* The map that Stevenson drew for publication doesn’t always appear in modern reprints. It’s not included in the Collins Classic 2010 edition, for example, nor in the US Airmont 1962 edition, nor even in the Kindle edition. Why this should present a problem for publishers I don’t know, but it is certainly an irritation and an omission that requires an explanation.

Postscript 2018
** Another possible source of inspiration for the shape of the island of course is Scotland itself, Stevenson’s country of birth: it has a similar outline and naturally doesn’t need reorienting as the island of Hispaniola does. But it lacks the addition of Skeleton Island — unless that’s the author’s crafty allusion to the old enemy, England. One solution is to claim that Treasure Island is a subtle conflation of both Scotland and Hispaniola.

Repost of review first published 13th May 2012

12 thoughts on “Hispaniola ahoy

  1. Reblogged this on calmgrove and commented:

    Having mentioned Treasure Island as a likely inspiration for Moonfleet you might be interested in this view of the original model. And if you enjoyed that, you could also try this commentary on one of Treasure Island‘s sequels.


  2. Fascinating thoughts today, Chris. I’m really interested in what you say about Bristol. I’ve never really come across a positive portrayal of the city in literature. I know it well, but in the 21st century is is very different to those days when the slave industry was in full swing. Maybe you know of other portrayals I might root out? If I were Stevenson I wouldn’t have touched Bristol with a bargepole.
    And Hispaniola: a geographic secret code. Well spotted. Off to go and re-read TI.


    1. Though Bristol was at one time the second largest city in England it hasn’t, as you say, fared well in literature. I haven’t read it, but Marguerite Steen’s The Sun Is My Undoing was at one time a popular novel dealing with slave-trading and Bristol, a shameful period in the city’s history.

      More recently, Junk by Melvin Burgess won the Carnegie award in 1996 despite dealing with squatting and heroin-addiction on the streets of Bristol, most notably at the bottom of the road where we used to live. Again, I didn’t read it, but family members who read it thought, despite its squalid subject-matter, that it was realistic.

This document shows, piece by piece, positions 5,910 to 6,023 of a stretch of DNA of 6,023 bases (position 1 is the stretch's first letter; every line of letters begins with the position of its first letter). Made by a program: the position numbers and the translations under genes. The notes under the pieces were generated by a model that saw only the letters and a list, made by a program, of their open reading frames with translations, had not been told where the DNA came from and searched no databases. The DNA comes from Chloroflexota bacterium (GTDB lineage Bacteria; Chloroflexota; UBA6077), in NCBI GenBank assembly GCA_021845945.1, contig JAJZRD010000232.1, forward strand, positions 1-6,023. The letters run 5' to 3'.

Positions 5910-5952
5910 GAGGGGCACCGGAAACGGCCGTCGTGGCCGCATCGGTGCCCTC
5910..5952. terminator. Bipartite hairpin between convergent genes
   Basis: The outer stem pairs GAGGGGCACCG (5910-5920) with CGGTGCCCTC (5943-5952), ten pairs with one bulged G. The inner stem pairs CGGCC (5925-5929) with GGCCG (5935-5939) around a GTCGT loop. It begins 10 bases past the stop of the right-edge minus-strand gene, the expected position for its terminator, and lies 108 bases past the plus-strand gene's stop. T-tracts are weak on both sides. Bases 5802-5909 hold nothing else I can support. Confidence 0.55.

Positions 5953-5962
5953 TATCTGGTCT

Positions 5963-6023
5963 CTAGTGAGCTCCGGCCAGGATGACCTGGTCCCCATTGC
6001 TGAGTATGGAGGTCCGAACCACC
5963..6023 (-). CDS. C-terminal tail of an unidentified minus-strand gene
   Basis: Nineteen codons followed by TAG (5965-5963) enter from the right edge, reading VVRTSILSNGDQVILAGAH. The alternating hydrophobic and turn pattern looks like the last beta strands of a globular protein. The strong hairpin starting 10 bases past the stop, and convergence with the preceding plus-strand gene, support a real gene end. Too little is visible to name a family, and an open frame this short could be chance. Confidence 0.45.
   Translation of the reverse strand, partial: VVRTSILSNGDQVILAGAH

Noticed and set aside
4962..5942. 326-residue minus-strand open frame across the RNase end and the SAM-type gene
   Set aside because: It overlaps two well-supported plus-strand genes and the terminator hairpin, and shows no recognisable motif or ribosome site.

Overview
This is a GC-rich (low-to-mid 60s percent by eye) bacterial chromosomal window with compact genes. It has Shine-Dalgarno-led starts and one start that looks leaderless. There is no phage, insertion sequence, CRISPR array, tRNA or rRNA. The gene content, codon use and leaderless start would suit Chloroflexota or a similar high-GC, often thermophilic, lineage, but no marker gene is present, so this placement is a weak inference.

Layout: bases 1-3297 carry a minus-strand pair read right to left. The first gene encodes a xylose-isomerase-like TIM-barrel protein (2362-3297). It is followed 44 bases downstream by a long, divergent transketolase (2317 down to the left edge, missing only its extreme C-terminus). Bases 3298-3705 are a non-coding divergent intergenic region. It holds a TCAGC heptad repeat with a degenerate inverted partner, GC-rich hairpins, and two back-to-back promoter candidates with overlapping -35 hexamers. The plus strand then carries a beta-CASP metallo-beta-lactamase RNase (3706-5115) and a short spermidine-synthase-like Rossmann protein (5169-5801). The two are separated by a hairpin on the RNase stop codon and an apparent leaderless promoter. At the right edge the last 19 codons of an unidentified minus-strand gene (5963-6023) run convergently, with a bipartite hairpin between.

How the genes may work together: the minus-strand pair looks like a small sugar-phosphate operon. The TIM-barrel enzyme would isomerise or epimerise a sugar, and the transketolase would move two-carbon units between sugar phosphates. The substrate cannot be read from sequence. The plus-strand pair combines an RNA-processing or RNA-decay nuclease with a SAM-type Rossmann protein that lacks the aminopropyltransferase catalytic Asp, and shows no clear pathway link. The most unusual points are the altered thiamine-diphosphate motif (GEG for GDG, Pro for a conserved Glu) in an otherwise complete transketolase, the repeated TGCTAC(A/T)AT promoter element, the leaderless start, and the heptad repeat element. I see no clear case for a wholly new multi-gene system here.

Bristol lost out commercially to Liverpool in the late 19th century but since its shortlisting a few years ago as a UK City of Culture (it lost out to Liverpool I think!) it has cast off its fuddy-duddy image, producing figures both real and fictional such as Banksy or Wallace and Gromit. Maybe as it develops more self-confidence it will appear in literature in a better light, though I’m not sure that Jeffrey Archer’s new series of novels set there (The Clifton Chronicles, if you’re interested) will be the ones to break the mould.

      And thank you for approving my map theory — I feel it could be a goer!


  3. Annabel (gaskella)

    I read Treasure Island again for the first time since childhood a couple of years ago and loved it. However, I found it so dark and its not just the pirates whose morals are questionable! As a child, I’m sure I read it purely for the adventure, as a adult it was a pleasingly complex moral drama. (I read the Alma classics paperback which includes the map plus some excellent additional material for younger readers.)

    Liked by 1 person

    1. What I find marvellous about rereads, Annabel, is that, while the storyline remains much the same as for the first time of reading, the whole tenor of the narrative can change, and sometimes radically. That certainly was the case not just for you but for me six years ago (and no doubt if and when I revisit it). The moral drama is certainly to the fore, perhaps even more these post-colonialist days and in the current political climates where do-as-thou-wilt is increasingly the only law.

      And maps: I’ve discoursed mightily on the lure of maps too many times not to even bore myself, but one of the principal joys of Treasure Island is that chart — why any publisher would consider omitting it is beyond my comprehension! Those editions with extra material for younger readers would have been just the thing I’d have enjoyed when I was a kid, helping to make the picture more vivid and authentic than clichéd renderings like Pirates of the Caribbean could ever manage. I seem to recall a grandchild with one of those paper engineered books with a title like ‘Pirateology’ or some such, and it looked great fun.

      Liked by 1 person

    2. Of course I should have mentioned that a good half of Hispaniola is now Haiti, and therefore now in the news because of its reported denigration by the pottymouthed Trump, who’s said to have referred to it as a “shithole country”.


    1. Moral ambiguities, to our eyes, interweave the narrative strands, and the only woman I recall is Jim’s Hawkins’ mother, but these aspects aside I think this is storytelling that let open the floodgates for all those ‘Boys’ Own’ adventures such as Moonfleet, King Solomon’s Mines and onwards.